It takes no effort to figure out the appeal of Pokemon. Who doesn't love a big yellow mouse who can shock his enemies or a lizard with a tulip bulb on its back. (Perhaps they'd be even more likable if they didn't repeat their names constantly, "Pikachu, Pikachu, Pikachu" over and over, presumably as advertising prompts.)
So it's no wonder Ryan Reynolds is lending his voice to Pikachu. Reynolds' one-liners are an undeniable improvement over the constant, monotonous repetition of Pikachu's name that dominated the cartoons in the 1990s and early aughts. New-and-improved Pikachu is still hopelessly cute, and Reynolds has managed to tone down his snappy bon mots for an audience that is far too young to be watching Deadpool. It also helps that Pikachu isn't alone in trying to solve an unexplained death.
Pokemon: Detective Pikachu
81 Cast: Ryan Reynolds, Justice Smith, Kathryn Newton, Bill Nighy, Ken Watanabe, Chris Geere, Suki Waterhouse, Josette Simon, Alejandro De Mesa, Rita Ora
Director: Rob Letterman
Rating: PG, for action/peril, some rude and suggestive humor, and thematic elements.
Running time: 1 hour, 44 minutes
Tim Goodman (Justice Smith) has come to Ryme City to pick up some items from his late father's apartment. Tim's dad Harry was a cop and alienated his son by obsessively training Pokemon. In Ryme City, that's not so unusual because everyone in the town except for Tim is paired with an animal that fits no real-world taxonomy.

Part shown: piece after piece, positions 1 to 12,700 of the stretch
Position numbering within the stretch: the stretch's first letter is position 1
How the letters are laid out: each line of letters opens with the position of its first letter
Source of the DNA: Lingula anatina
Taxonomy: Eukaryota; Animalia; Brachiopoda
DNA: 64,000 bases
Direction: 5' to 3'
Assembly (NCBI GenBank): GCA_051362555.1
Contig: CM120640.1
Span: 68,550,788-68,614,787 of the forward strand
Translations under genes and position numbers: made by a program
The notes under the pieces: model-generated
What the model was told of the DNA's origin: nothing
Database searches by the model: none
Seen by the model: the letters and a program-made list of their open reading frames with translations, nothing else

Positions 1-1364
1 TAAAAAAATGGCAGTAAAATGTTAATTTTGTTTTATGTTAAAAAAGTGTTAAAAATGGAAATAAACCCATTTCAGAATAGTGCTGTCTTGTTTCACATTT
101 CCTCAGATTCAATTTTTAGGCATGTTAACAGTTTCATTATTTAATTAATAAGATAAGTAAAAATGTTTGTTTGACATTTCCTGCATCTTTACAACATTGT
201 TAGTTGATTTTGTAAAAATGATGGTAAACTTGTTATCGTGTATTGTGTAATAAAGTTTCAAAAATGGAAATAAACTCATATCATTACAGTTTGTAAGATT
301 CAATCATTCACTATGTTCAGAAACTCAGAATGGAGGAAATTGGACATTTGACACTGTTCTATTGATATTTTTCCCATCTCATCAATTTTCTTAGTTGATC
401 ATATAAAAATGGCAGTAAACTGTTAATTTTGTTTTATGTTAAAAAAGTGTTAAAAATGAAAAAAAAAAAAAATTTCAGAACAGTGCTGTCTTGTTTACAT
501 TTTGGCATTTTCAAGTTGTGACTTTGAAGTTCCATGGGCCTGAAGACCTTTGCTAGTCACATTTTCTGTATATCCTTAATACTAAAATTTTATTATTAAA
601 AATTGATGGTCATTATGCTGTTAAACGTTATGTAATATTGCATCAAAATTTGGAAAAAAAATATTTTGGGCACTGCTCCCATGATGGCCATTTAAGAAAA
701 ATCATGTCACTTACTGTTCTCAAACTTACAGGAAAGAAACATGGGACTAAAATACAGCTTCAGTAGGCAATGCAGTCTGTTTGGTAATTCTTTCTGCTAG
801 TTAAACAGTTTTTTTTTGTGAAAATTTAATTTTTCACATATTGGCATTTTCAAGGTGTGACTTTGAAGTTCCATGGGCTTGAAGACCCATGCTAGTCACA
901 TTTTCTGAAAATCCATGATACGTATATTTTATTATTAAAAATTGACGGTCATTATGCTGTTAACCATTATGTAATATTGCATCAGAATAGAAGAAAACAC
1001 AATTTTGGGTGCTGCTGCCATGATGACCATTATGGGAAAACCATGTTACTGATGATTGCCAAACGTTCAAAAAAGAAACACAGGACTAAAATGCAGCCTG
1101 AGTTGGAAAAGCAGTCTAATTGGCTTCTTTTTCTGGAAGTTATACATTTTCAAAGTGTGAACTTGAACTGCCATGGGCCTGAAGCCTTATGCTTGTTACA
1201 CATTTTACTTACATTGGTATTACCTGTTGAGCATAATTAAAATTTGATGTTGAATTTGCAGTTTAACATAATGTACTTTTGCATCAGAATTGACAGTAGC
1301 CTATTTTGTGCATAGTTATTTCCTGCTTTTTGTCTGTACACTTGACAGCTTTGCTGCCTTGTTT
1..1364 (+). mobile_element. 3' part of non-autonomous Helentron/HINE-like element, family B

It turns out that Pikachu isn't wearing a Sherlock Holmes deerstalker for show. He was Harry's partner, and the two had discovered vials of a mysterious purple gas called "R," which makes Pokemon behave as if they've gone on a meth binge.
Tim finds himself having to retrace his dad's investigation, in part, because Pikachu has a big mouth but no memory of anything before Harry's death.
There is, however, a struggling intern (Kathryn Newton) who'd like to be a reporter and seems to know more about the situation than the senior policeman (Ken Watanabe, in full gravitas mode) on the case. If Tim depends on Pikachu to get through the complicated environment of Ryme City, the Pokemon needs Tim because he's the only human who can hear anything but "peek-a-chu" coming from his mouth.
The story makes some sense, which puts it ahead of the earlier 2D cartoons. The creatures' powers and weaknesses don't have clear definitions, but at least we don't have a narrator telling us what we were supposed to learn from the story because the tale itself makes no sense.
That said, director Rob Letterman seamlessly incorporates Pokemon and people as if the union were mundane. Throughout the movie, lifelike animals who've never existed outside of the trading cards, videogames or cartoons walk with humans as if it's no big deal to do so.
The filmmakers use a combination of puppetry and CGI to realize Ryme City, and it looks more convincing than computer images alone. The city itself has an appropriate noir-ish look that seems suited for a mystery but isn't likely to traumatize any youngsters.
While the efforts to bring Pokemon to life are successful, the human thespians sometimes struggle to keep up with their furry, feathered and scaly co-stars. Watanabe and Billy Nighy (as Ryme City's founder) seem overqualified for their sadly brief roles. Reynolds gets the juiciest part in the film, even if he's simply the voice of an adorable furball.
MovieStyle on 05/10/2019